5. 5. Later, during the Golden Age of Athens (5 BC.), the philosophers andmathematicians were not particularly interested in the practical side ofmathematics so trigonometry was not further developed. It was another 250 yearsor so, when the centre of learning had switched to Alexandria (current day Egypt)that the ideas behind trigonometry were more fully explored. The astronomer andmathematician, Hipparchus was the first person to construct tables oftrigonometric ratios. Amongst his many notable achievements was hisdetermination of the distance to the moon with an error of only 5%. He used thediameter of the Earth (previously calculated by Eratosthenes) together withangular measurements that had been taken during the total solar eclipse of March190 BC. Eratosthenes Hipparchus of Rhodes 275 – 194 BC 190-120 BC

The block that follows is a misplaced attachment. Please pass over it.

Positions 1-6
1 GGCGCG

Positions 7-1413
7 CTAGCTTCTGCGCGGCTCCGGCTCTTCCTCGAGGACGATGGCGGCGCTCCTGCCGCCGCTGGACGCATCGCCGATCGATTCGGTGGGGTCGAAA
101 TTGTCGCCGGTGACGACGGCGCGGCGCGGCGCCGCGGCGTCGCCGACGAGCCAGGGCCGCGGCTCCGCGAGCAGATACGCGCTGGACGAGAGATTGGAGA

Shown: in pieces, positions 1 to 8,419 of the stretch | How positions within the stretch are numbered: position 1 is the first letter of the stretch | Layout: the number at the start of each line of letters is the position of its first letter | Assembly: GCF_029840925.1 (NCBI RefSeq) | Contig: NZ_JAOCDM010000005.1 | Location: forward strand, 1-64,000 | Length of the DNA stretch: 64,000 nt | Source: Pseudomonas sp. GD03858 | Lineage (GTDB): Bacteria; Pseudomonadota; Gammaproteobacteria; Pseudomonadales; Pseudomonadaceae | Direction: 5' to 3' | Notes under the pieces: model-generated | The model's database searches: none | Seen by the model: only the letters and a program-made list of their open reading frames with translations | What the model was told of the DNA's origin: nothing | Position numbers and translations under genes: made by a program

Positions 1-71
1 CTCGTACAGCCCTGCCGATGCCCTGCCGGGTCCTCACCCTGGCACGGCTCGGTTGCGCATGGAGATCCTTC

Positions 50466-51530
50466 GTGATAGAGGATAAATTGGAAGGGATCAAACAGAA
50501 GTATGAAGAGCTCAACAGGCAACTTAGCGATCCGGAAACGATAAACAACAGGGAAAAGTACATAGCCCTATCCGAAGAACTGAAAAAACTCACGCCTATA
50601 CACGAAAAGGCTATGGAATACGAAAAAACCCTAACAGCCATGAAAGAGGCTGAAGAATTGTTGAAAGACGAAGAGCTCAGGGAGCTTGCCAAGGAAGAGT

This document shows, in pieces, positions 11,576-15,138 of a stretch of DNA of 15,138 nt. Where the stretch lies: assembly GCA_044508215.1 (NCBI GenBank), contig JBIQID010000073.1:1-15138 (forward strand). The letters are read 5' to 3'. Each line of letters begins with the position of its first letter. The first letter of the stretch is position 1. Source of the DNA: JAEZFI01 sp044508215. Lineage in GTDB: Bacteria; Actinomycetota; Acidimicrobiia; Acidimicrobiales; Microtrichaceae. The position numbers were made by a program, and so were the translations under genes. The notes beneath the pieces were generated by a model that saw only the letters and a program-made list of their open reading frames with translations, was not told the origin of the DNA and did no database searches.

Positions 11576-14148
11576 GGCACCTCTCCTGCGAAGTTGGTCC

6. 6. Early Applications of Trigonometry Finding the height of a mountain/hill. h 25o 20o x dConstructing sundials to Finding the distance toestimate the time from the moon.the sun’s shadow.
  7. 7. Historically trigonometry was developed for work inAstronomy and Geography. Today it is usedextensively in mathematics and many other areas ofthe sciences.•Surveying•Navigation•Physics•Engineering
  8. 8. In this figure, the line ACdrawn from the eye of the Cstudent to the top of thetower is called the line ofsight. The person is lookingat the top of the tower. Theangle BAC, so formed by Towerline of sight with horizontalis called angle of elevation. Angle of elevation A 45o Horizontal level B
  9. 9. A Horizontal level 45o Angle of depressionMountain Object C B